The Czech Republic has been a member of the EU since May 1, 2004, but didn’t enter the Euro Zone yet. You can pay for goods and services in the Czech Republic with cash and cards. There are also many places in Prague where payment can be made in euros – in most retail chains, electronics shops, at petrol stations and in restaurants. There are exchange offices on literally every corner in large towns, especially in Prague.
The official currency used in the Czech Republic is the Czech crown (Kč) which has the international abbreviation CZK.
One crown is divided into 100 hellers (h), though the smallest denomination of coin is the 1 Czech crown piece.
In the Czech Republic, you will find coins worth 1 Kč, 2 Kč, 5 Kč, 10 Kč, 20 Kč and 50 Kč.
Banknotes come in the following denominations: 100 Kč, 200 Kč, 500 Kč, 1000 Kč, 2000 Kč and 5000 Kč.
You can change money in the Czech Republic in many places but never on the street! At exchange offices in banks, you will pay about 2 % of the total sum in commission. In certain banks, there is a minimum fee of 50 Kč. You will pay this only when the 2 % commission comes to less than this amount. In privately run exchange offices, it is recommended that you, first of all, ask for the exact sum you will receive for your money: the sign advertising 0 % commission often relates to buying foreign currency! You can also change money at your hotel reception (about 5% commission).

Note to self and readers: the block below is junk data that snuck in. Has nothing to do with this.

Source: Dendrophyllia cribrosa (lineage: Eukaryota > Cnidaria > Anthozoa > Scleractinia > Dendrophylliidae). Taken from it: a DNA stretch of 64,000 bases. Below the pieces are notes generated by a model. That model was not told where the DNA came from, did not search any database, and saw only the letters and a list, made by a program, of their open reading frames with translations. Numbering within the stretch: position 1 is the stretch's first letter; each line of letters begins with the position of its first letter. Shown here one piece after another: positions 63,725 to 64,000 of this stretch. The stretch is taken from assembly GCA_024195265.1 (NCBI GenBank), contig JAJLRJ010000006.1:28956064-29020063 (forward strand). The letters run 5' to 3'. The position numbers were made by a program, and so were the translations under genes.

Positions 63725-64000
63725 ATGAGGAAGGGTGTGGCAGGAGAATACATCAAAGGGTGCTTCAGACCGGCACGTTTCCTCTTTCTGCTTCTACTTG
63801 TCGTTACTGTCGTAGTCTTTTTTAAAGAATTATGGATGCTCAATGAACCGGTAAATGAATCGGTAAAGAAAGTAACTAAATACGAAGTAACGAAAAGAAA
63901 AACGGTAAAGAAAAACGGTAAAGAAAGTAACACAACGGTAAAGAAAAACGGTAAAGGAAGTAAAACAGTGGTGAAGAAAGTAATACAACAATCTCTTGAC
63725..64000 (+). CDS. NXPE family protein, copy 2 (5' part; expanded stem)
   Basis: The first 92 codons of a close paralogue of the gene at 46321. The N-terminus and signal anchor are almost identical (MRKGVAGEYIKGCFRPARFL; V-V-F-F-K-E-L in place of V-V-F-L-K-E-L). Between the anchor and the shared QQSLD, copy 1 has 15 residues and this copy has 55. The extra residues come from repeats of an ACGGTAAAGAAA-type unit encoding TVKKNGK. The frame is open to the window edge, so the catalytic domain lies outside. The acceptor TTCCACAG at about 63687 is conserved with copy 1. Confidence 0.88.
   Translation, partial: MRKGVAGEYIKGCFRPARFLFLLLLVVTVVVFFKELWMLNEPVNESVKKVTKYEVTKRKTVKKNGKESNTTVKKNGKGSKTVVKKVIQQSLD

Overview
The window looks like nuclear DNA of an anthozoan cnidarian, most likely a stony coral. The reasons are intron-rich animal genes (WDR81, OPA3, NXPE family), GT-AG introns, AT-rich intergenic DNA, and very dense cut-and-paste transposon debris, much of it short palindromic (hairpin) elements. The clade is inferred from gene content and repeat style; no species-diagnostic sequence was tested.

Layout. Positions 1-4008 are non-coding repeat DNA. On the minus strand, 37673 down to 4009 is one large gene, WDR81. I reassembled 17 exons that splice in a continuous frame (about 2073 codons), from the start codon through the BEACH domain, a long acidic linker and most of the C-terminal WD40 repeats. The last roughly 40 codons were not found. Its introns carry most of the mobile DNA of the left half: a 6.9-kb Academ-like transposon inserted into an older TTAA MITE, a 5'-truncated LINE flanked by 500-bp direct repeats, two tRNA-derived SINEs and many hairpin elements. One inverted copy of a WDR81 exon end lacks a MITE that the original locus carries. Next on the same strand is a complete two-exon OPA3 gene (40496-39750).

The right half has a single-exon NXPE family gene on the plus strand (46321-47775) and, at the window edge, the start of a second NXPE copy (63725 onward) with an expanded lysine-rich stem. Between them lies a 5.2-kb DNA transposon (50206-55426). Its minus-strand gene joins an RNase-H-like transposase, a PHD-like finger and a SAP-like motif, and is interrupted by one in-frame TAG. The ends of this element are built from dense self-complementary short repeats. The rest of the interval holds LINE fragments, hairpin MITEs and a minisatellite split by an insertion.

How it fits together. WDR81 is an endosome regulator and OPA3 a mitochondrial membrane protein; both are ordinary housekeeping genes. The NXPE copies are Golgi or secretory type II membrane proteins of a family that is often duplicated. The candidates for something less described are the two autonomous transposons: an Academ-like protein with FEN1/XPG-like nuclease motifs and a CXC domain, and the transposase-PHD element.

You will find a dense network of ATMs (cash machines) in the Czech Republic that will accept all major credit and debit cards (Visa, MasterCard, Plus, Maestro, Cirrus and others). It is advisable to ask your bank how much it will charge for cash machine withdrawals abroad. The majority of shops and restaurants also accept internationally recognised cards.
American Express, Thomas Cook, Visa customers will have few problems when cashing travellers’ cheques in banks in the Czech Republic.
The Municipal Police Advise and Inform: Do not change money in the street: street exchange activity is not allowed in the Czech Republic and you may be deceived in such an exchange! When exchanging money in an exchange office, always confirm the rate that will be used for your specific currency with the office attendant. Before changing money, be sure to thoroughly confirm all information about the exchange that the office provides. If you are not satisfied with the service you have received at the exchange office, request a complaint report and use it to describe the reason for your dissatisfaction with the service provided. Be sure to obtain and keep a copy of the report.